Good to see such a classic old camera being used again. I cut my teeth on a Zenit B and used the rewind knob to take up the slack film when loading. It might work on the Leica. I still have my 1981 ‘college’ camera – a Pentax ME Super. A wonderful lens (50mm f1.7 SMC) came with it, which I still use with an adapter for my Canon digital bodies. I’m pleased to see that a whole new generation are using film cameras and a great online resource, if you are thinking of buying one is Zenography on YouTube. They are very affordable and make you learn ‘proper’ photography in the process. Lovely post for those of us missing London.

  8. John Fraser

    That takes me back. With some practice you will become adept at adjusting the aperture and speed settings mentally without having to use the Weston for every shot. Good luck and happy shooting.

  9. James Burke

    Lovely post. A great resource for choosing an old film camera is Zenography on YouTube. A lot of darkroom ‘dodging and burning’ was necessary with film shots. It made me value each shot, knowing the work I’d have to put in at the printing stage. Film images have a certain character, even now and a whole new generation of photographers are using film, which is great to see.

  10. James Burke

    Great post. Lovely to see the old classic Leica being used again. If you are thinking of getting into film cameras, check out Zenography on YouTube. I still use the lenses from my 1981 Pentax film camera on my digital bodies. All manual settings, but using the camera light meter as a guide. The best of both worlds!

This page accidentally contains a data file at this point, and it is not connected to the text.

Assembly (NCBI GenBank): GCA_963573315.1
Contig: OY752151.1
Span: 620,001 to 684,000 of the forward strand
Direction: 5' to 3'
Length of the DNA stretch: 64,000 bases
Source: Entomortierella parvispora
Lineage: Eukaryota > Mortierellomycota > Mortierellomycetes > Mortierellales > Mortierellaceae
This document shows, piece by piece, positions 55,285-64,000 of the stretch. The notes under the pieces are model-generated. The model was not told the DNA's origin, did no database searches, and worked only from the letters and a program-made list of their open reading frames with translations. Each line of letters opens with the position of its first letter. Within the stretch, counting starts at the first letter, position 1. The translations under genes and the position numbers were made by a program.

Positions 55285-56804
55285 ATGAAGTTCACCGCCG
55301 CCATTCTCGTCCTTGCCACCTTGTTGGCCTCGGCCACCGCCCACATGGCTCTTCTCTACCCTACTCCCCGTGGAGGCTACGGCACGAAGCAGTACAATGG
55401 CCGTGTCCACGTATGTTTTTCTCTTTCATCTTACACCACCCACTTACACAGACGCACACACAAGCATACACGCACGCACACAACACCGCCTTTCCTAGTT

11. Chris Rogers

    Nice post, not least because your wander covered where I used to work until recently and the same parts of the City I too walked last week. My late father used a Voigtländer Vito BL which I only used once – I still have it, with its box, manual and accessories. It’s also a viewfinder but at least has its own light meter… Years ago I used to use FP4 too in the then new Docklands.

  12. John Finn

    I inherited a Rollieflex twin lens which I’ve never had out of its leather case. Hmm . . . But your post this week reminded me of using my east German Exa SLR at the London College of Printing and developing and printing from my own negs. Thanks for the memory and the lovely photos, too.

  13. Peter Daltrey

    One of the biggest rows my wife and I had was after our first baby was born. forty five years ago…

    Before she went in to hospital I had loaded the film in the camera and wound it on.

    At the hospital after the birth I took all 36 photos available on the roll, noting the numbers as I neared the end.

    A few days later I took the roll to the local chemist for developing and printing. We were both so excited to see the resulting prints and looked forward to showing them to our parents.

    I went in to pick up the prints at the end of the week — to be told the film hadn`t been used. No exposures. In my haste to get everything right I hadn`t secured the end of the film in the other reel. I was simply winding on the numbers but with no film attached.

    I was devastated. And my wife never forgave me.